Proposed Laws to Cut Teenage Car Accidents WILL NOT WORK

Recently, there has been much talk of implementing new laws for young drivers in an attempt to reduce the number of people killed on Britain’s roads. On first glance, this would seem […]

Recently, there has been much talk of implementing new laws for young drivers in an attempt to reduce the number of people killed on Britain’s roads. On first glance, this would seem like a good thing. The only problem is that the proposed laws are completely stupid.

There are two new laws that are being considered. The first is that young drivers should be limited in the number of passengers they can carry in a car, or be restricted to only carrying family members as passengers. The second is a ban on young drivers from driving between the hours of 11pm and 4am unless they are driving to or from work.

There is definitely a need for something to be done about road casualties amongst young drivers. Currently, just one in eight drivers is under the age of 25, yet they still account for a third of deaths on Britain’s roads.

In 2011, there were 17,000 crashes involving drivers between 17 and 19 years old, and more than half of these resulted in serious or fatal injuries. Additionally, an 18-year-old driver is statistically three times more likely to be involved in a crash than someone 30 years older.

Clearly then, this is a problem. Most young drivers aren’t as bad as the statistics suggest – it’s a minority group. Also, the statistics don’t specify whether these crashes were actually the fault of the young driver. Many of these crashes could have been caused as a result of another driver or the road conditions; it’s just that a young person happened to be involved. Despite this, it cannot be denied that the figures show young drivers are “at risk”.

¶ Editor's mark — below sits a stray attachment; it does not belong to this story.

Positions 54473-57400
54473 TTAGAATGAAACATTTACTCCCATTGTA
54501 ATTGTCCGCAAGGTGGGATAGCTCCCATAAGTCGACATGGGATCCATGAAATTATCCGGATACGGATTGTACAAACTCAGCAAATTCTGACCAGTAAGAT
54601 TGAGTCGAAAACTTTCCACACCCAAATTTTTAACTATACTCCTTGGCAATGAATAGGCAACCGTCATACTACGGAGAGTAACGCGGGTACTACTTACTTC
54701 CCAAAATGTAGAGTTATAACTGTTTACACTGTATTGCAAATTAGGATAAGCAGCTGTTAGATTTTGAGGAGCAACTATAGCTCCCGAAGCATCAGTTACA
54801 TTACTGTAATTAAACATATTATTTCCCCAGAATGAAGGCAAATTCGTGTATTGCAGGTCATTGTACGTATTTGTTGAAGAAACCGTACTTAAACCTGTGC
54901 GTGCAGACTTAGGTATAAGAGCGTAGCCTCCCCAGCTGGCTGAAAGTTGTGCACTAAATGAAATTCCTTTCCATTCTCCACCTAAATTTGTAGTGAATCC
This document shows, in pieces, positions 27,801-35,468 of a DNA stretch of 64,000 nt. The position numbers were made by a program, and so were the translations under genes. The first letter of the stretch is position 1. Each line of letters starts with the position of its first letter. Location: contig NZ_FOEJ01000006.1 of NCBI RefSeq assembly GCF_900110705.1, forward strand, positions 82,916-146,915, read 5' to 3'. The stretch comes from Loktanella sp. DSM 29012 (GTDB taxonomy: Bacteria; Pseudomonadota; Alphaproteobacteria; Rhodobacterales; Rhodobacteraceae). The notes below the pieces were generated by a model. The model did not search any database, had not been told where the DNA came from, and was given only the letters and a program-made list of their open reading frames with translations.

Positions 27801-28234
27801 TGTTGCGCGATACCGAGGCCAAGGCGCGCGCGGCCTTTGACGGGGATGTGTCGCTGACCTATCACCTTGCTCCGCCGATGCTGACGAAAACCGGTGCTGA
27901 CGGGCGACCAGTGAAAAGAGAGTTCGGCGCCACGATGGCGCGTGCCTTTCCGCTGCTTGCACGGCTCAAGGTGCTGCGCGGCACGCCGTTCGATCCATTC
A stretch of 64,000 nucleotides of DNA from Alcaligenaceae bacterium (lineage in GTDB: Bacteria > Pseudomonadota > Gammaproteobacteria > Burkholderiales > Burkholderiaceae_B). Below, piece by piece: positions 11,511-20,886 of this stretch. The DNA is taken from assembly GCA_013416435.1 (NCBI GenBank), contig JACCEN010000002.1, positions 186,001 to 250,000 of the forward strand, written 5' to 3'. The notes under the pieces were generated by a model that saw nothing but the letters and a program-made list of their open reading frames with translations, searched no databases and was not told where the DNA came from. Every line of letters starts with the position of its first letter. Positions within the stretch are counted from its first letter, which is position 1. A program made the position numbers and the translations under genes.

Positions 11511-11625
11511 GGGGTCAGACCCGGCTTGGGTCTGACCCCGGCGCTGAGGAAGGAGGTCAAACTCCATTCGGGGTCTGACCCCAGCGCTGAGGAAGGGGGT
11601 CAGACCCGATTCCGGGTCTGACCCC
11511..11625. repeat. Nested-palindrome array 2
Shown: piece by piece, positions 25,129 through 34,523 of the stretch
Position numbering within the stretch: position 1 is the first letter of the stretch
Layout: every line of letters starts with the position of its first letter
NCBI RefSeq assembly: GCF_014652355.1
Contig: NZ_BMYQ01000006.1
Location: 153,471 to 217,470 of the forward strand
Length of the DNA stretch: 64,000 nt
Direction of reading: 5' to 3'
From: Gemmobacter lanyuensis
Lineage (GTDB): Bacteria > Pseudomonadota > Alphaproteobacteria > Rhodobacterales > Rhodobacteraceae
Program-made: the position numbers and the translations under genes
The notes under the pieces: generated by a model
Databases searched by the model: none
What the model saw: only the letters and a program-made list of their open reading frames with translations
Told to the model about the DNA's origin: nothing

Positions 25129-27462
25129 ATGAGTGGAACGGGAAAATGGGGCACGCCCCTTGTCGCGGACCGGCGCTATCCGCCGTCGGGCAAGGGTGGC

However helpful these laws might first appear, they will be extremely difficult to enforce. The police are extremely busy; do we really expect them to be pulling young drivers over all the time to check if they’ve a mate in the car? Even then, the driver could easily claim that it’s their brother or sister. Unless the police start using roadside DNA tests, this is going to be quite difficult to dispute. Additionally, if a young driver is stopped by police for driving in the curfew period, they could simply say that they have just been at work.

Obviously these excuses wouldn’t work if the driver had a car full of pissed up friends, but surely the fact that young drivers would have to be alone in the car to get away with driving at this time would only encourage them to drink drive, rather than having one designated driver who stays sober and transports the whole group around.

These laws will unfairly punish the majority of young people who are good, considerate drivers. It’s already hard enough for young people to drive, due to extortionate insurance costs, and combined with the rising price of petrol it means that many young people can’t actually afford to get on the road in the first place. Being able to drive is a rite of passage for most young people, yet it’s constantly being made harder for us to do so.

It all comes down to experience and attitude. Young people have accidents because they are inexperienced and more likely to take risks. So why not give them that experience? Surely a better option would be to allow young people to learn to drive earlier, at 15 or 16. That way, by the time they pass their test they will have had at least a year of driving experience.

We could also introduce logbooks of skills covered during training, so that learner drivers have to have had experience driving in various different scenarios before being allowed to take the test. Again, changing attitudes is all about education.

Young people need to be taught how the way they drive can affect others and to appreciate how dangerous cars can be. Surely it would be better to have a nation of young, well educated and skilled drivers, than one where the only legal trip a teenager can drive in a car is dropping their brother or sister off at an after school club. Which they wouldn’t be able to do in the winter anyway. Because it would be dark.